Former teacher says some virtual courses invite cheating

(The Center Square) – When government officials and school leaders closed classrooms because of the COVID-19 pandemic, many students switched to virtual learning. Some schools, however, have…

(The Center Square) – When government officials and school leaders closed classrooms because of the COVID-19 pandemic, many students switched to virtual learning. Some schools, however, have continued to utilize virtual options for students, including courseware that critics say allows students to cheat.

A former Atlanta-area public school teacher wrote last month in an op-ed that course assessments from ed-tech company Edmentum could be gamed using search engines, allowing students to receive credit by cheating at home. 

In an emailed statement to Chalkboard, Edmentum said its products are offered at over 6,200 public school districts nationwide, some of which relied on its online courseware services during the pandemic-related school closures.

Jeremy Noonan, a former teacher at Paulding County School District in Dallas, Georgia, wrote last month in an op-ed for the Fordham Institute that he personally saw indications students were gaming answers on Edmentum’s online credit recovery courseware.

In a video uploaded to Vimeo, Noonan says he observed how students working on credit recovery courses at home could use Google or other search engines to copy assessment questions and quickly find the answers. 

Noonan demonstrates in the video how students could go through course material quickly, citing an example of a student completing a 33-question Algebra pretest in under 18 minutes while getting a 97% on the assessment. That same student completed the entire math course in about 15 hours.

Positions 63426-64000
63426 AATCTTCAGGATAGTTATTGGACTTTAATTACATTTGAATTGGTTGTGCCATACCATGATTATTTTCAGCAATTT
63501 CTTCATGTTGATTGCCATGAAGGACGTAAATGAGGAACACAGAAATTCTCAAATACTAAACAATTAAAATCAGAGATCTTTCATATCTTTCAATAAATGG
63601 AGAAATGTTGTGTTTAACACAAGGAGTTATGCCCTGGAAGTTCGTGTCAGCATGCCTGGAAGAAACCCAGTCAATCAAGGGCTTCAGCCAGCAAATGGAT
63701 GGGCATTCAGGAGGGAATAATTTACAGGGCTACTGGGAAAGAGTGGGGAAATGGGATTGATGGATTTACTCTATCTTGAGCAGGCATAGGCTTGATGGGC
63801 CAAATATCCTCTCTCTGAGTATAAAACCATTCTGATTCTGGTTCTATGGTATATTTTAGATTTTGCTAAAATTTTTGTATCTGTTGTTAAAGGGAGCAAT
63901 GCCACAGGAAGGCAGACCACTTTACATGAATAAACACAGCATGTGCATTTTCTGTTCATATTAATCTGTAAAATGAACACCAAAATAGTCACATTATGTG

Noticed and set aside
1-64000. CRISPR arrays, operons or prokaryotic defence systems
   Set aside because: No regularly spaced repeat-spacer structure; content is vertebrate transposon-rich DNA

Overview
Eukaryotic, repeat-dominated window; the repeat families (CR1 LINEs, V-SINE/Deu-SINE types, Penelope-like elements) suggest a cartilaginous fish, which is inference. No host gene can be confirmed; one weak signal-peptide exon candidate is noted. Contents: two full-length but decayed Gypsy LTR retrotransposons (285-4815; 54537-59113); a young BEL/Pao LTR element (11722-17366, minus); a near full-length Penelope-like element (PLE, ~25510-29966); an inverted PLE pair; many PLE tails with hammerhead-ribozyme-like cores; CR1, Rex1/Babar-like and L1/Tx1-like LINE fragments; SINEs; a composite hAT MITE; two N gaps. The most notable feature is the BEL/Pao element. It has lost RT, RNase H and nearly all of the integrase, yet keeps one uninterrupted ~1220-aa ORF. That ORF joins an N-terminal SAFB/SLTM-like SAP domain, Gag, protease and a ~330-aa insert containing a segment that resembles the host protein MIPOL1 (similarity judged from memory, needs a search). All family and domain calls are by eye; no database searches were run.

Noonan describes in the video how answers appear on Google or other websites simply by searching the text of the question. Noonan says he discovered the loophole after seeing a student cheat in class. 

Noonan said when he told Paulding administrators about Edmentum’s alleged vulnerabilities, they responded that they supported allowing students to take tests at home and that they can monitor the tests and deal with cheating.

Noonan described the problems with the assessments as a systemic issue and a way for school administrators to boost the school district’s graduation rates by not cracking down on it. 

“Not knowing what they’re doing is the problem,” Noonan said. “You have a professional, moral obligation to make sure they’re doing it legitimately.”

The school district disagreed with Noonan’s claims and says cheating incidents are uncommon for the relatively small number of fully virtual students. A spokesperson for the school district said Noonan cherry-picked information about specific students and their online class performance. 

“The Paulding County School District supports the value of online learning in specific applications, such as the Paulding Virtual Academy and online Credit Recovery courses, for a relatively small population of students,” a spokesperson said.